Yes, that might sound shocking given what people see on CNN, but Israelis actually mostly get along.  Perhaps because we live with conflict, we know how to manage it better.  And live our lives in deeply fulfilling ways.  Appreciating each breath as a gift.  Without obsessing over every racist tweet or faux pas for days on end.  We might feel sad (or cheer) and move on.  If we took extended mourning periods for every loss or problem, we wouldn’t move.  So instead, we live our lives.  In a way that Americans could really learn from.  From us- we have something that can help you.  It’s not America’s job to wander the world lecturing other countries.  God’s voice is sprinkled all over this planet.

Barack Obama, whose first campaign I worked on, had a positive contribution to the national dialogue: hope.  Whether or not you agree with him (I’ve felt both ways at different times), he brought a certain optimism to the conversation.  He used to say “there’s nothing wrong in America that can’t be fixed with what’s right in America”.  A kind of brightness lacking in the activism I see in today’s progressive thought.

When I look at America from afar, in my homeland of Israel, I feel deep sadness and anger.  A distance.  Sadness because I see society falling apart.  People unable to get along with each other.  A poisoned conversation among people who barely seem to recognize the humanity of someone who thinks differently.  I know there are Americans who feel like I do, it’s just hard to find them when living in the Mediterranean now that I’ve come to this understanding.  I wish you luck in healing that place- you have a friend in me.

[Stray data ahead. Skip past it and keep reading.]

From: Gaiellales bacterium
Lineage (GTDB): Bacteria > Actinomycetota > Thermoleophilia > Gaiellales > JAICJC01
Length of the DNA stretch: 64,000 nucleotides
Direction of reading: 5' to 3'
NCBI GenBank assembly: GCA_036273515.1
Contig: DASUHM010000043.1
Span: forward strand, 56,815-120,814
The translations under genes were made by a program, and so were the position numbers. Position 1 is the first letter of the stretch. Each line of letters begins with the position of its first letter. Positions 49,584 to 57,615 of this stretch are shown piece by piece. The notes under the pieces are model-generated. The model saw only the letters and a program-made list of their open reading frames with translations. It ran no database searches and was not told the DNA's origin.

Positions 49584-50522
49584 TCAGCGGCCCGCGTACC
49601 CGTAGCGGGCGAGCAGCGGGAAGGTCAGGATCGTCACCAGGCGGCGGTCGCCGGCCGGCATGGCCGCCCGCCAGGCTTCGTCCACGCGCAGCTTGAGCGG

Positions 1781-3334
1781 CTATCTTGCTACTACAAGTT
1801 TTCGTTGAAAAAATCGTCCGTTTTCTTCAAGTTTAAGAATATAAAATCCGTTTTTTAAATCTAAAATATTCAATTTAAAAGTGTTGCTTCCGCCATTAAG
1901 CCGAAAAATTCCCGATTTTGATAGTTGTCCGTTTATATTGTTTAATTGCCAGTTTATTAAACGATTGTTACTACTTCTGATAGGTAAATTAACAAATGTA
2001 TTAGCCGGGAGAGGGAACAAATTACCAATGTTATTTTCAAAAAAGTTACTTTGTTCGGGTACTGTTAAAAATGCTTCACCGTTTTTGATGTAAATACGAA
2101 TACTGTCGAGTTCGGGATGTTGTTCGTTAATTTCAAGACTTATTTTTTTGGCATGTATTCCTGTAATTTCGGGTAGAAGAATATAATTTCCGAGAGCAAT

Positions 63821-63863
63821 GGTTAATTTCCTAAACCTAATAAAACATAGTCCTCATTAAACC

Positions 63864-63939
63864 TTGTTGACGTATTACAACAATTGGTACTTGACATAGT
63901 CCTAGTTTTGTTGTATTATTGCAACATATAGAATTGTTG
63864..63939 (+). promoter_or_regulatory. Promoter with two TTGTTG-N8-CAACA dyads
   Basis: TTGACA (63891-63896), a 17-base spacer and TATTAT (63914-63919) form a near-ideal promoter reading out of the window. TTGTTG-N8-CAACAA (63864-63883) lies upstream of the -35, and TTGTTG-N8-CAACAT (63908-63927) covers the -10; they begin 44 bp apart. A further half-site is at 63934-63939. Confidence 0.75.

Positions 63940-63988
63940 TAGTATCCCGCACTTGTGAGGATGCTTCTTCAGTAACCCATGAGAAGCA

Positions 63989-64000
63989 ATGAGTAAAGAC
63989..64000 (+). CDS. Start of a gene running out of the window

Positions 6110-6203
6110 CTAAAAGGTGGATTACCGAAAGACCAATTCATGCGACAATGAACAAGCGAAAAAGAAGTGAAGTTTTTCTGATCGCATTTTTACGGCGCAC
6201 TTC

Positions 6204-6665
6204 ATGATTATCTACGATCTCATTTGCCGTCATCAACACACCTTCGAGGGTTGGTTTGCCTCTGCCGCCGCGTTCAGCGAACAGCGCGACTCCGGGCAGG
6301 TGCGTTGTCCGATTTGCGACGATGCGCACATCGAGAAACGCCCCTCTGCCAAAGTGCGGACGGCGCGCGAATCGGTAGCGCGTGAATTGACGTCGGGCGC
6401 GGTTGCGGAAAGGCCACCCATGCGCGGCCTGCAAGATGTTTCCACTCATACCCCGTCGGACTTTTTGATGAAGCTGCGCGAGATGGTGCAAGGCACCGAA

I feel anger when I see American leftists bashing my country, comparing every Donald Trump action to the Holocaust, pulling their hair out without even acknowledging drastic problems affecting the rest of the world.  Yes, problems worse than a racist Roseanne Barr tweet.

America- I don’t miss you.  Although your Thai noodles are superior to Israel’s.  This is my home.  And I do want you to find serenity.  A way forward that acknowledges the best in progressive and conservative thought.  Because both (and many other types of thinking) have value and deserve an honest debate.  Rather than, on both extremes, a hate fest worthy of the 1860s.  When Americans killed each other at the other end of a barrel.  Instead of at a polling booth.

The last thing your country- or the world- needs is another group of people peeling apart at the seams.  I don’t have the solution, just try to see each other as humans.  Each interaction throughout your day can bring a bit more hope to the world.  Love, even when it’s hard.

I’m rooting for you America, even if my heart is deep in the East.

p.s.- the cover photo is from a coexistence mural in the Israeli Bedouin village of Jisr Al-Zarqa.  Maybe it’s time to get painting on the other side of the ocean as well 😉

The texture of letting go of “easy answers”

I come from a progressive background.  I grew up being taught to vote Democrat (and when I threatened not to do so as an 18 year old, got a series of heavy-handed lectures).  My DC suburban life was pretty liberal.  I knew Republicans- and they were a smaller minority than any ethnic or religious group I knew.  And decidedly quieter, for they knew the social consequences of being open about their identity.

I can imagine one could say the same thing in reverse about many other places in America.  I not know not a small number of liberal people who grew up in rural or conservative areas and faced bullying for their identity or beliefs.

When I worked for a variety of political and non-profit organizations, the rhetoric was quite clear: progressive=good, conservative=bad.  Even with regards to the moral standing of the person himself, not just the validity of her views.

One of the famous sayings of the labor movement, a movement that successfully improved living conditions for workers across America and the world, is: “which side are you on?”  There is even a catchy folk tune about it.  The idea was, politically speaking, to force people to choose between management (bad) and workers (good).  I can understand the need for rallying cries and I think the underlying ideology is problematic.